The light fixture 120 is further configured to provide electric connection between the external power source 110 and the lighting unit 130. For example, the light fixture 120 can be configured to provide a two-point electric contact for AC or DC power. The light fixture 120 can also provide additional electric contacts, for example, to control the brightness of the lighting unit 130. In alternative implementations, the light fixture 120 can include other electric components, such as an internal power source, an AC/DC converter, or other power circuits.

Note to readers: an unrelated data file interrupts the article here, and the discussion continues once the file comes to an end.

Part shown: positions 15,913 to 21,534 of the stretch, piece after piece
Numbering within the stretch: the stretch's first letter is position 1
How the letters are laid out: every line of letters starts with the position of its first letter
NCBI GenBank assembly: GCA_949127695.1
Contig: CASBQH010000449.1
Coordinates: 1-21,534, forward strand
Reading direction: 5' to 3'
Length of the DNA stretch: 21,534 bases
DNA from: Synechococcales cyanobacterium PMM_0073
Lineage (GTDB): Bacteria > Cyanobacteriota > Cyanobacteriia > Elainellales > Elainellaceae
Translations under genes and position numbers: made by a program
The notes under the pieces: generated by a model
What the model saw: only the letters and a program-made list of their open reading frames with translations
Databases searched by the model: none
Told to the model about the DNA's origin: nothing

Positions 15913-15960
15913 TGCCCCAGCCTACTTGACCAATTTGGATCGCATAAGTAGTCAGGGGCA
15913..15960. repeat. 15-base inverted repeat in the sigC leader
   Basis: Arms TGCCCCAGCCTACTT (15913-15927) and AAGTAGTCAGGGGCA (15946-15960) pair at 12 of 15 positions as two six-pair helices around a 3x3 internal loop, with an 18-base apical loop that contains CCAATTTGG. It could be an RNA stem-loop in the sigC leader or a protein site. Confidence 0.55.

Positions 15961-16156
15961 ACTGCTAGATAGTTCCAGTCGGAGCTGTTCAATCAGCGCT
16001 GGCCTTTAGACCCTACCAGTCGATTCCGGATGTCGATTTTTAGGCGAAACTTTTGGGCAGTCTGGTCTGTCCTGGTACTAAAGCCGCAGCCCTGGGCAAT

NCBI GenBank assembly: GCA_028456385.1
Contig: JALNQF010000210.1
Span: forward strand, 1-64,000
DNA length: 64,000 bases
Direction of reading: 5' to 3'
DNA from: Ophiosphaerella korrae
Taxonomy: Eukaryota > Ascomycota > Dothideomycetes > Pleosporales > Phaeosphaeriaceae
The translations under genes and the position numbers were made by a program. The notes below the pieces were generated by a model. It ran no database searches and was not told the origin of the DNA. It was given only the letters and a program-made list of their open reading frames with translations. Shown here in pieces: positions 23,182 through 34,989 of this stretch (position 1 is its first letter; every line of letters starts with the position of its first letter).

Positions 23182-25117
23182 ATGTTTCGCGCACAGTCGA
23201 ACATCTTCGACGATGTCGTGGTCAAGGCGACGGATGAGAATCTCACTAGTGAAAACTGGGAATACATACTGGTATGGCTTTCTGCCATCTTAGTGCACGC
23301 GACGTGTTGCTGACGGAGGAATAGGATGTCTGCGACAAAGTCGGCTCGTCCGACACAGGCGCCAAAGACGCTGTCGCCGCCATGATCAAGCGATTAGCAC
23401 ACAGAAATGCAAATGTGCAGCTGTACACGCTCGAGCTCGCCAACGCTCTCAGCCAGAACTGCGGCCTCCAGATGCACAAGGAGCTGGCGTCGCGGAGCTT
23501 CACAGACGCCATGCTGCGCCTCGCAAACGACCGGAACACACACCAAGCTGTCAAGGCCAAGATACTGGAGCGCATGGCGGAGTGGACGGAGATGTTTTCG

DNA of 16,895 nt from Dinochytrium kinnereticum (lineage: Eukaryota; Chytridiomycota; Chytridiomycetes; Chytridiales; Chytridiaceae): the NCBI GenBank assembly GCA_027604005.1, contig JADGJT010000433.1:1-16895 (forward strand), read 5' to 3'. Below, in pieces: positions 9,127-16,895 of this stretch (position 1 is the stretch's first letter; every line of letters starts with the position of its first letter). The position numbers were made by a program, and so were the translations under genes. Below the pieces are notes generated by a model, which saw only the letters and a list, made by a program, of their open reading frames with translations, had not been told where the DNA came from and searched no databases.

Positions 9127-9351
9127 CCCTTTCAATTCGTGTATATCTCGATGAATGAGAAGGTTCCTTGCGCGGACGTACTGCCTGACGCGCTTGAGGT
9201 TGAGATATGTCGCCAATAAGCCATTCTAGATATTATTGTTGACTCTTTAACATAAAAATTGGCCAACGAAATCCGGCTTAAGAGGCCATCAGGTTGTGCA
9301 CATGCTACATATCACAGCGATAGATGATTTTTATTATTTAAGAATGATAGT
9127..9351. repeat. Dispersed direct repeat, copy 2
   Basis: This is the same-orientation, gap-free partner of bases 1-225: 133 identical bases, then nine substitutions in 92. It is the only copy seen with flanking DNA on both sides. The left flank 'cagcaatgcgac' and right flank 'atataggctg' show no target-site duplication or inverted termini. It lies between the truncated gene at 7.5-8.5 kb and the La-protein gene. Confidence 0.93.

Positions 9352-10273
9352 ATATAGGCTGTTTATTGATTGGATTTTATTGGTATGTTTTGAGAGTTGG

The lighting unit 130 provides the emitted light 190 from the intermittent light source 132. The light source 132 can include light emitting diodes (LEDs), organic LED (OLEDs), laser diodes (LDs), or any other light source that can emit intermittent light 190 whose brightness is substantially lowered (e.g., turned off) for short time periods. Advantageously, the interruption of the emitted light 190 can be limited so that the lack of the emitted light 190 is not directly noticed by the human eye. For example, the light 190 can have hundreds or thousands of intermittent periods per second so that the human eye will notice only the average brightness, but not any flicker effect from the individual off periods. In alternative implementations where the human perception has less relevance, the emitted light 190 can be interrupted for longer periods.